China is by far the biggest e-commerce market in the world.
Consumers spent $US1.1 trillion on online retail channels last year, 32 per cent more than the previous year and more than double the US figure. Rapid growth in mobile payments has supported this growth.
Amazon has found the Chinese market hard to crack so far, mostly because of competition from online retailers like Alibaba and JD.com. Despite more than a decade there, Amazon has less than 2 per cent market share.
Payments are a very high volume, low margin business with even the smallest changes in revenues or margins delivering significant changes in actual dollars. For this reason, Asia-Pacific payment companies face a variety of challenges.
CUP, for all its size and growth, faces internal challenges from AliPay and WeChat - in just four years they are already a third the size of CUP. The international expansion of these players will impact other competitors across Asia-Pacific, notably Visa and Mastercard.
Visa and Mastercard are small players in China and India and this strategic weakness is unlikely to be fixed any time soon. At the same time, they will need to defend their current market share across other markets.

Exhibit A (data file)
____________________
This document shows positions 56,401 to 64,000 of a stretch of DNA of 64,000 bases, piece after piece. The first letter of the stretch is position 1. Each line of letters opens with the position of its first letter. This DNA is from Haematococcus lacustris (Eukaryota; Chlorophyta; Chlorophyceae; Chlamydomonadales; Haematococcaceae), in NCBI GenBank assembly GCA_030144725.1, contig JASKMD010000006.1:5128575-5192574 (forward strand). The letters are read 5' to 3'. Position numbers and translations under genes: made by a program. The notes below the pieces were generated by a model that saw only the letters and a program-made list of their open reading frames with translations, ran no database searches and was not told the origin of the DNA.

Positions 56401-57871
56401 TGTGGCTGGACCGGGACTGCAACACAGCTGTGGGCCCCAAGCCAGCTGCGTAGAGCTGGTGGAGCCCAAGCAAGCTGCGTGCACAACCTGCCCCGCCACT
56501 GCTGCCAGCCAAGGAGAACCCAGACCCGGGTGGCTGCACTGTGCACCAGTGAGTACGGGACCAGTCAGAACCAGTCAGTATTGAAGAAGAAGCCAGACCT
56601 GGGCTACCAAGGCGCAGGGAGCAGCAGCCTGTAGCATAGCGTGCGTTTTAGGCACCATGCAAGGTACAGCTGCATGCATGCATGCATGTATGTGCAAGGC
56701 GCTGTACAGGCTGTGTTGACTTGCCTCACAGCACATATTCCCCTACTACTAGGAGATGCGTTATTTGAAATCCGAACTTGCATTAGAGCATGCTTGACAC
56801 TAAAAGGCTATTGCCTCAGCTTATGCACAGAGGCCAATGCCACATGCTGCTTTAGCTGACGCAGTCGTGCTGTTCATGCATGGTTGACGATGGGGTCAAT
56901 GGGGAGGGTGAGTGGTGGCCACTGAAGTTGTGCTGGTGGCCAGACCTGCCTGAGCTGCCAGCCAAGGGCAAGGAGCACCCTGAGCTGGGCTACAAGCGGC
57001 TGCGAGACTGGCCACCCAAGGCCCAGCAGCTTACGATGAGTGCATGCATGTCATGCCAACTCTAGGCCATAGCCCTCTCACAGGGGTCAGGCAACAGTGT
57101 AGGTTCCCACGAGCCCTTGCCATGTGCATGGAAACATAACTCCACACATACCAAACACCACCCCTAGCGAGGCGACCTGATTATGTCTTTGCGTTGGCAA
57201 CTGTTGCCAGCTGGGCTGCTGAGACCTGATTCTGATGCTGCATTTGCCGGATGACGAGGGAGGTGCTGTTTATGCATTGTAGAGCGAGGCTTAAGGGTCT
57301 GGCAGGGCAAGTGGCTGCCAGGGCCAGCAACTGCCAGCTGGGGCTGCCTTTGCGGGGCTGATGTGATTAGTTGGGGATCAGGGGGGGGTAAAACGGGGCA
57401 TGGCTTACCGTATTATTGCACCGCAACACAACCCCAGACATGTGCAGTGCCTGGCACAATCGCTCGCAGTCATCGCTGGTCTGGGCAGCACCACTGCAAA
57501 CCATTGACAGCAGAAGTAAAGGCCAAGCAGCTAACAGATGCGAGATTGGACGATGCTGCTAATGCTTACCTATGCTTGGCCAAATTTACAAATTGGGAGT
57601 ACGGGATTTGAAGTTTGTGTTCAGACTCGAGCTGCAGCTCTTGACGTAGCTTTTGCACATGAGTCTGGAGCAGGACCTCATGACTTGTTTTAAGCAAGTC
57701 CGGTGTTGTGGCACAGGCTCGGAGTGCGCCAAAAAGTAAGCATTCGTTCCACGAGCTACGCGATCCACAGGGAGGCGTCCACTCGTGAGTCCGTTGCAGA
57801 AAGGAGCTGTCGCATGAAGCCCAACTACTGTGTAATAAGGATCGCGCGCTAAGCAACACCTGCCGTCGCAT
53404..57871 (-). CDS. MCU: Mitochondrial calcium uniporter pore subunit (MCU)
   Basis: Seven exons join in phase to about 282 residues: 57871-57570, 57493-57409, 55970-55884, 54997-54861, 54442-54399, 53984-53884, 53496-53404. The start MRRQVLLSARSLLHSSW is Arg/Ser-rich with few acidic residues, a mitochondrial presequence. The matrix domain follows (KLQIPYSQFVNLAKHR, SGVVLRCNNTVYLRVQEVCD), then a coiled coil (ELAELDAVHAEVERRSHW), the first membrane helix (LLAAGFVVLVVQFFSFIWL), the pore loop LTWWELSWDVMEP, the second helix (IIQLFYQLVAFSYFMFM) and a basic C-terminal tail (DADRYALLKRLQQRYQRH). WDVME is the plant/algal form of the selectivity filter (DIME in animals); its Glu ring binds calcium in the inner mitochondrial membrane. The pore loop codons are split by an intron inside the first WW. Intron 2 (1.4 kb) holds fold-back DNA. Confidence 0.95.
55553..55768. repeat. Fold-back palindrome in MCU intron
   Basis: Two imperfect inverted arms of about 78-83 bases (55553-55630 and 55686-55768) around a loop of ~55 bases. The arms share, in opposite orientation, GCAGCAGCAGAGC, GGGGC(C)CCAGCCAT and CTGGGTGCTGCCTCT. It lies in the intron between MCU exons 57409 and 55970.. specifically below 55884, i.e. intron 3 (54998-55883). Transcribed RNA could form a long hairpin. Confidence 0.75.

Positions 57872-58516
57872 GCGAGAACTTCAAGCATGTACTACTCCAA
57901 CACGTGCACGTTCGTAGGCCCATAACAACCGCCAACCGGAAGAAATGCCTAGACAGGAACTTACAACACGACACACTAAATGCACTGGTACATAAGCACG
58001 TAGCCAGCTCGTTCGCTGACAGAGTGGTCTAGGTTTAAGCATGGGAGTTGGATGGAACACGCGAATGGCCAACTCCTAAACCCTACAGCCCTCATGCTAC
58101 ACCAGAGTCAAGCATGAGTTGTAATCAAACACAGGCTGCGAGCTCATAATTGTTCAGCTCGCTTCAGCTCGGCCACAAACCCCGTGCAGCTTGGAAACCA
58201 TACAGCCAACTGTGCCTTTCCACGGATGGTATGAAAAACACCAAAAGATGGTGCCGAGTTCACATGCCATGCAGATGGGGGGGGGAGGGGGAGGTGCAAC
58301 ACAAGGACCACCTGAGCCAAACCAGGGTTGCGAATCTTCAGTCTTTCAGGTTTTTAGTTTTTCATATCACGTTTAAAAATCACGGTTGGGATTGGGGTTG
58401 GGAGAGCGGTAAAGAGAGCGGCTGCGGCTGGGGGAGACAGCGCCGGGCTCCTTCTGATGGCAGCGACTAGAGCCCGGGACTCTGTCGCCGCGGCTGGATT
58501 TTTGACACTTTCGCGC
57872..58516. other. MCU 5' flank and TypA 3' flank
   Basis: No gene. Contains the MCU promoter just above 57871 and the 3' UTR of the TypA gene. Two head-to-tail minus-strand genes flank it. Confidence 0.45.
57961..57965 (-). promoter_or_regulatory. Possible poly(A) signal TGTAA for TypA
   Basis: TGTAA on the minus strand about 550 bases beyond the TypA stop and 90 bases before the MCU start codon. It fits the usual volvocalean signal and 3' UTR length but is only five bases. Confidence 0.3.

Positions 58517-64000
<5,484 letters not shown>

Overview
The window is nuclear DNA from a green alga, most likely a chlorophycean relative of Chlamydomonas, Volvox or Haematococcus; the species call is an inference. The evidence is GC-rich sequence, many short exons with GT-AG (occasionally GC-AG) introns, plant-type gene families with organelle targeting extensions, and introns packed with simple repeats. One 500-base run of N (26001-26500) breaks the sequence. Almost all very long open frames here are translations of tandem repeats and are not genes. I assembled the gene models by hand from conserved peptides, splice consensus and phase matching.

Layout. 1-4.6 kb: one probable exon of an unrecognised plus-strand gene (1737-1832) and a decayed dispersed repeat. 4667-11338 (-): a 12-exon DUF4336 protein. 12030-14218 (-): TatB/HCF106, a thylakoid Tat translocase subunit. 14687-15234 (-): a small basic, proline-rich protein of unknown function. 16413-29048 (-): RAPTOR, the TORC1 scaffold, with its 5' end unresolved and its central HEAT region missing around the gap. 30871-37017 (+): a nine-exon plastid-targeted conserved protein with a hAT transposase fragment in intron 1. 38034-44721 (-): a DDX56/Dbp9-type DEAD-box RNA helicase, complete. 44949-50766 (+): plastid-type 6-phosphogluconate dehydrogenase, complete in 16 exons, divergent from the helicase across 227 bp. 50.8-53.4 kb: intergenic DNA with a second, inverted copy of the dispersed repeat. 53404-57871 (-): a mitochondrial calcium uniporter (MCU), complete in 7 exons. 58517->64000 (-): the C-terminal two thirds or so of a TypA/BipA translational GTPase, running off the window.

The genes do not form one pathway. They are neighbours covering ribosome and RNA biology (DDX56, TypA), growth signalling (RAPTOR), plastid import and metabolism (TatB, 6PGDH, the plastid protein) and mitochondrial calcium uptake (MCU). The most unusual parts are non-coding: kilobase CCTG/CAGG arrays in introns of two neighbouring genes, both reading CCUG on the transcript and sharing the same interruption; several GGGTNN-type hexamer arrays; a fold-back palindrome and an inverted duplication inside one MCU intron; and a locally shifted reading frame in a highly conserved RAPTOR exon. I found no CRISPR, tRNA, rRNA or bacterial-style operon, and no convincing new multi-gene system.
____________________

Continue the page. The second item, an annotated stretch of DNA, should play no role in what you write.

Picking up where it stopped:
JCB has the size and scale needed to compete, provided it can partner with other global players while American Express and Diners Club are niche T&E players with smaller volumes across the region.
The cost of retail payment systems is also a major impost on economies - estimated at 1.15 per cent of gross domestic product across Asia-Pacific.
The European Union and World Bank along with associate agencies have undertaken a comprehensive review of payments, considerable policy consultation and targeted research.
A key conclusion of all this work is completion is a key factor in creating successful payments markets.
The key catalyst for change in the payments industry will come from competition. It must be encouraged in all aspects, for consumers, businesses and institutions.
Competition is the seed to foster innovation, it drives change, lowers costs and forces decision making.
It is the most important spark in creating a better deal for consumers and businesses.
Grant Halverson is CEO of McLean Roche Consulting. He has experience as a CEO in financial services and financial technology and has been an investor in fintech.